Guide’s Nymph Tying Tutorial

The Guide’s Nymph: a pattern that goes by many different names, can be tied in an infinite variation of colors and styles, and can represent any number of different aquatic insects. The number one great thing about this pattern is it’s ease to tie, depending on the chosen variation it generally takes about two minutes to whip up. It’s a fly that catches fish, and more importantly won’t hurt the soul too much after a client (or anybody, for that matter) loses a half dozen of ‘em to the river on a float.

In this tutorial I’ll be tying this pattern in a tan body and gold collar, which can be an excellent mid-summer color combo for a lot of western rivers. As well as this color, I’ve had some good luck with it in olive, brown, and purple.


Materials List:

Hook: Firehole 316 Competition Nymph/Emerger size 12

Bead: Waspi Cyclops bead Black Nickel size ⅛”

Wire: .20mm Lead Free Wire

Thread: Veevus 14/0 Tan

Tail: Partridge

Ribbing: Small Copper Wire

Collar: Golden Brown Ice dub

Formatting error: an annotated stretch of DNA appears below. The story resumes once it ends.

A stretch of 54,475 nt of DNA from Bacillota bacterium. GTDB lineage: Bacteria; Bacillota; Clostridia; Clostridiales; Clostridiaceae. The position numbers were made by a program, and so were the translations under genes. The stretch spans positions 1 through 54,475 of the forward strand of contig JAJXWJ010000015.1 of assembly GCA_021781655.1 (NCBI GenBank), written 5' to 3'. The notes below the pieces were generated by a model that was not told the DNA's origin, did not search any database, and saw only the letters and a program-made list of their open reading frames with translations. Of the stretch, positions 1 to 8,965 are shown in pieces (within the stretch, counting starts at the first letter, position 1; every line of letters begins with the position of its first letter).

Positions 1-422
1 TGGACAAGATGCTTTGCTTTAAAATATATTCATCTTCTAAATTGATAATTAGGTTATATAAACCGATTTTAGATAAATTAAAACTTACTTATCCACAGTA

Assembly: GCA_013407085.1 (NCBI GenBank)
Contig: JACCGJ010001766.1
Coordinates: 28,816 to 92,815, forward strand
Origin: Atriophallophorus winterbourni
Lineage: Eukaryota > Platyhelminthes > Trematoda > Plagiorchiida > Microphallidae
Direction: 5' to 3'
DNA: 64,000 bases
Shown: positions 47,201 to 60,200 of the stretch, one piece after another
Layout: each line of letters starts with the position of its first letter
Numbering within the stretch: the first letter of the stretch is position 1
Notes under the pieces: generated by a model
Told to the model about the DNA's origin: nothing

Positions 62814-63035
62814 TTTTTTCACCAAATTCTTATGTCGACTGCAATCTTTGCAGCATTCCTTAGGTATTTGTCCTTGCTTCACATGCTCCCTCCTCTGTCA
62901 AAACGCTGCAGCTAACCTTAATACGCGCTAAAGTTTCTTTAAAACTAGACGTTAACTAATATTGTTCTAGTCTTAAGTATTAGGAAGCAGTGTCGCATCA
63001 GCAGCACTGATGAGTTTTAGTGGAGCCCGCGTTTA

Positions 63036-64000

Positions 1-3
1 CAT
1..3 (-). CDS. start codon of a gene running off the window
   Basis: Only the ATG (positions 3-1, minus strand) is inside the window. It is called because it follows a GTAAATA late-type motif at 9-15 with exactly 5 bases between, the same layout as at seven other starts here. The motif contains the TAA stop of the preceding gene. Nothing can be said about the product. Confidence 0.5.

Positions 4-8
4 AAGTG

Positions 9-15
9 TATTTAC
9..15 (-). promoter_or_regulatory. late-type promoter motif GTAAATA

To start out, take wrap up five turns of your lead free wire and push that up underneath the bead as far as it’ll go. Next, start your thread and get that wire and bead securely pushed up to the front of the hook.


After this, take six to eight fibers of partridge and tie those in off the rear of the shank to create the tail. Those fibers should be roughly half the length of the shank. Once the partridge is wrapped as far back as you want it to be, then tie a length of your copper wire all the way back to the end of your thread wraps on the tail of the fly.



Next, build up your thread along the body so there is an even taper all the way from the tail to just behind the bead. I generally prefer to keep the bodies on this style of nymph thinner rather than not, however in the end that comes down to personal preference. Once the body is built up, take the copper wire and give it roughly five wraps forward. Tie that in right behind the bead.


Lastly, take a small amount of ice dub and create a collar right behind the bead. Approximately three wraps should do the trick, depending on how sparsely you dub the thread. Give it a couple half hitches in front of the ice dub, cut the thread and finish it off with a bit of UV resin.

That’s it, there’s your bug. A super simple, easy and reliable pattern that catches a lot of fish. It can be fished as a dropper underneath a dry fly, as well as one or both the patterns in a two fly nymph rig. It’s a great fly to have a big backstock of in the nymph box for those long summer days.